Housing, jobs, healthcare and coronavirus dominate new cabinet’s key tasks

King Willem-Alexander and prime minister Mark Rutte sign the formal agreement to form a new government. Photo: Sem van der Wal ANP
King Willem-Alexander and prime minister Mark Rutte sign the formal agreement to form a new government. Photo: Sem van der Wal ANP

Mark Rutte’s fourth cabinet was formally sworn in on Monday, nearly 10 months after the general election and a year since the cabinet resigned over the childcare benefit scandal.

The new team of 29 ministers and junior ministers includes several new posts to tackle urgent issues currently facing the Netherlands. Here is a round-up of the main tasks for the new administration.

After almost two years of crisis management during the coronavirus pandemic, a newcomer is at the helm, hospital chief and doctor Ernst Kuipers, who steps into Hugo de Jonge’s shoes.

As well as steering the country through the Omicron surge, Kuipers will appoint a taskforce charged with looking at ways to make better use of existing healthcare staff this winter – and that will include the option of concentrating coronavirus care in one or more locations.

The government also plans to rein in healthcare spending by €4.5bn up to 2052, by cutting red tape and developing a new approach to care of the frail elderly, whose number is set to double in the coming decades. That will be up to Conny Helder, who takes charge of long-term care as minister.

MPs are also keen to see a crackdown on fraud within the community healthcare sector.

Climate and environment
No less than three ministers will have a role in tackling climate change – Rob Jetten, who is minister for climate and energy, Christianne van der Wal who is in charge of nature and nitrogen pollution at the agriculture ministry, and junior infrastructure minister Vivianne Heijnen who will be known as the environment minister at EU meetings.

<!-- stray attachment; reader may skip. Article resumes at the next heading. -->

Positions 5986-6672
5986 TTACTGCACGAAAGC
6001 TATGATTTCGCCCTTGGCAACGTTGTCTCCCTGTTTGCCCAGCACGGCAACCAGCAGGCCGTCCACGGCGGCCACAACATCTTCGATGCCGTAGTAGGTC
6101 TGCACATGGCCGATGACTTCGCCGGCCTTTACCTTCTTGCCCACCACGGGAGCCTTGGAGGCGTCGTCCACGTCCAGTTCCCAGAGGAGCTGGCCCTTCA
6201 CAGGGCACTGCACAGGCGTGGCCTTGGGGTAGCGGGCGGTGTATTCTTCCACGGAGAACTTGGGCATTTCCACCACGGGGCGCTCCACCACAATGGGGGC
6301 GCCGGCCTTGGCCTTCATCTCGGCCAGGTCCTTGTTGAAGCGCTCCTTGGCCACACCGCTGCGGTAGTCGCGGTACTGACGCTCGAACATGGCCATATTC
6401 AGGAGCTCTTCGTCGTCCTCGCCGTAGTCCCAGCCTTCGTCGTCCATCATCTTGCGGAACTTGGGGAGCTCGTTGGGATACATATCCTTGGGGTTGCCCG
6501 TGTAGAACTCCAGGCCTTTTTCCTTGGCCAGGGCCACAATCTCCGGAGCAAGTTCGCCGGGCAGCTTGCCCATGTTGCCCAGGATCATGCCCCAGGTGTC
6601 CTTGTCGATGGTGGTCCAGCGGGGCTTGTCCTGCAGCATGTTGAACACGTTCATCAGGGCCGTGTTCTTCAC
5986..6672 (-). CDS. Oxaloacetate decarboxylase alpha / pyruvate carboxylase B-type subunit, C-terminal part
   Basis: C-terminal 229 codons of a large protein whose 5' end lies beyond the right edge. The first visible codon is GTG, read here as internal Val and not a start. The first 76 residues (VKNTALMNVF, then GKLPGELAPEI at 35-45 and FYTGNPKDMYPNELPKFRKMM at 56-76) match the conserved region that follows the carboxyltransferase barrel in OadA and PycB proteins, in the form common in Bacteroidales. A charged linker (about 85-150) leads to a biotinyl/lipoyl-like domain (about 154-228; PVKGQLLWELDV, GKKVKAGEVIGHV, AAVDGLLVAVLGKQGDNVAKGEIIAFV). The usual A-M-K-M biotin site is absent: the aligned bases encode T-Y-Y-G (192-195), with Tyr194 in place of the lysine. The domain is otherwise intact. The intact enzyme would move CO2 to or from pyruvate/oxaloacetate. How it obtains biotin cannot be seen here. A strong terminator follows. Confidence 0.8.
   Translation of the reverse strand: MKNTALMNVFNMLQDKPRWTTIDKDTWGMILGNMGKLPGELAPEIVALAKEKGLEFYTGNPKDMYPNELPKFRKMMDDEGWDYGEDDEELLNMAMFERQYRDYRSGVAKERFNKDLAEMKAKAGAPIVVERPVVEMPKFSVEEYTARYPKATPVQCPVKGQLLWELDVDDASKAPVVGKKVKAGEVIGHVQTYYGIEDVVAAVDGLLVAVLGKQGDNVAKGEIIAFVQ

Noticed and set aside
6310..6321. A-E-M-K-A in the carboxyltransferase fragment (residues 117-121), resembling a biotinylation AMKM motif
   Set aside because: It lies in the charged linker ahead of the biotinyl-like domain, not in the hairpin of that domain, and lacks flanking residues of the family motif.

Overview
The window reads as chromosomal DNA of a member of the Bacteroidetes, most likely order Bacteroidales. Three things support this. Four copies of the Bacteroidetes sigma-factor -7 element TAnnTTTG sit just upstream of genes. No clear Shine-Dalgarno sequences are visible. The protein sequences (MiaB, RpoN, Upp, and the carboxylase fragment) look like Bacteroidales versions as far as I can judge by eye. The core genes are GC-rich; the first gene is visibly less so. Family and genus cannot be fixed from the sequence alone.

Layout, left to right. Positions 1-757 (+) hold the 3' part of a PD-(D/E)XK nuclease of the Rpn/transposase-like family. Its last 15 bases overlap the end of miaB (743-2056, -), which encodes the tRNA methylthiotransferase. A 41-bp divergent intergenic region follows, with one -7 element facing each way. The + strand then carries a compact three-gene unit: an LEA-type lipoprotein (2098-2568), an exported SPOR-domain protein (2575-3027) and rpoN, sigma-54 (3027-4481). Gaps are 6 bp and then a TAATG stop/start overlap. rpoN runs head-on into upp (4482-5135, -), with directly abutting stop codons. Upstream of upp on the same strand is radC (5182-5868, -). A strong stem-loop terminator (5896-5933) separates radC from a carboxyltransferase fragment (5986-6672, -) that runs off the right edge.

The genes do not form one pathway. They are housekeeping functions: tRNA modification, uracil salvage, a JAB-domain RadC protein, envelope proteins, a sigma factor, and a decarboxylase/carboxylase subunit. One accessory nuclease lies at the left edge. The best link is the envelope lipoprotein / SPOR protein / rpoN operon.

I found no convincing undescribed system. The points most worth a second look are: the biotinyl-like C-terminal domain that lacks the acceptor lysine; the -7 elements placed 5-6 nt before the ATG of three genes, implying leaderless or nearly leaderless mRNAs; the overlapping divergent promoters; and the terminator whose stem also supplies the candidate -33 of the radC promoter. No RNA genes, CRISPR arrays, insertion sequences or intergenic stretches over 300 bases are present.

The new cabinet plans to cut greenhouse gases by 55% by 2030, but the focus will be on long-term impact, including the development of a new national grid. A new fund is also being set up to stimulate home owners to insulate their properties as part of the move to a gas-free society.

Investments are being made in the development of hydrogen power and two new nuclear power stations are also on the cards.

Nitrogen pollution is another thorny issue, and the new government has set up a special fund to buy out livestock farmers, who are partly responsible for the high level of nitrogen pollution near nature reserves.

Hugo de Jonge moves over from coronavirus to housing, where he will focus on making sure more housing is built and there are more affordable homes. It is 10 years since the Netherlands last had a specialist housing minister and De Jonge is being tasked with increasing the supply of new homes by 100,000 a year – or one million by 2030.

One of De Jonge’s first jobs will be to oversee the end of the special tax paid by housing corporations on their rental income, which currently generates some €2bn a year for the treasury. He is also charged with improving cooperation across the entire housing chain – from local authorities and national government, to developers and investors.

The new government also plans to introduce a limited form of right to buy for housing corporation tenants, which is likely to prove extremely controversial.

In particular, the difference between regular paid employment and self-employment will come under new government scrutiny, after the outgoing administration failed to implement major changes to crack down on the gig economy and tackle exploitation. While some steps have been taken, it will be up to social affairs minister Karien van Gennip to get unions and employers to agree on a course.

The new government – or specialist pensions minister Carola Schouten – will also have to implement the new pension system which has been finalised but not yet put into effect.

Read the coalition agreement

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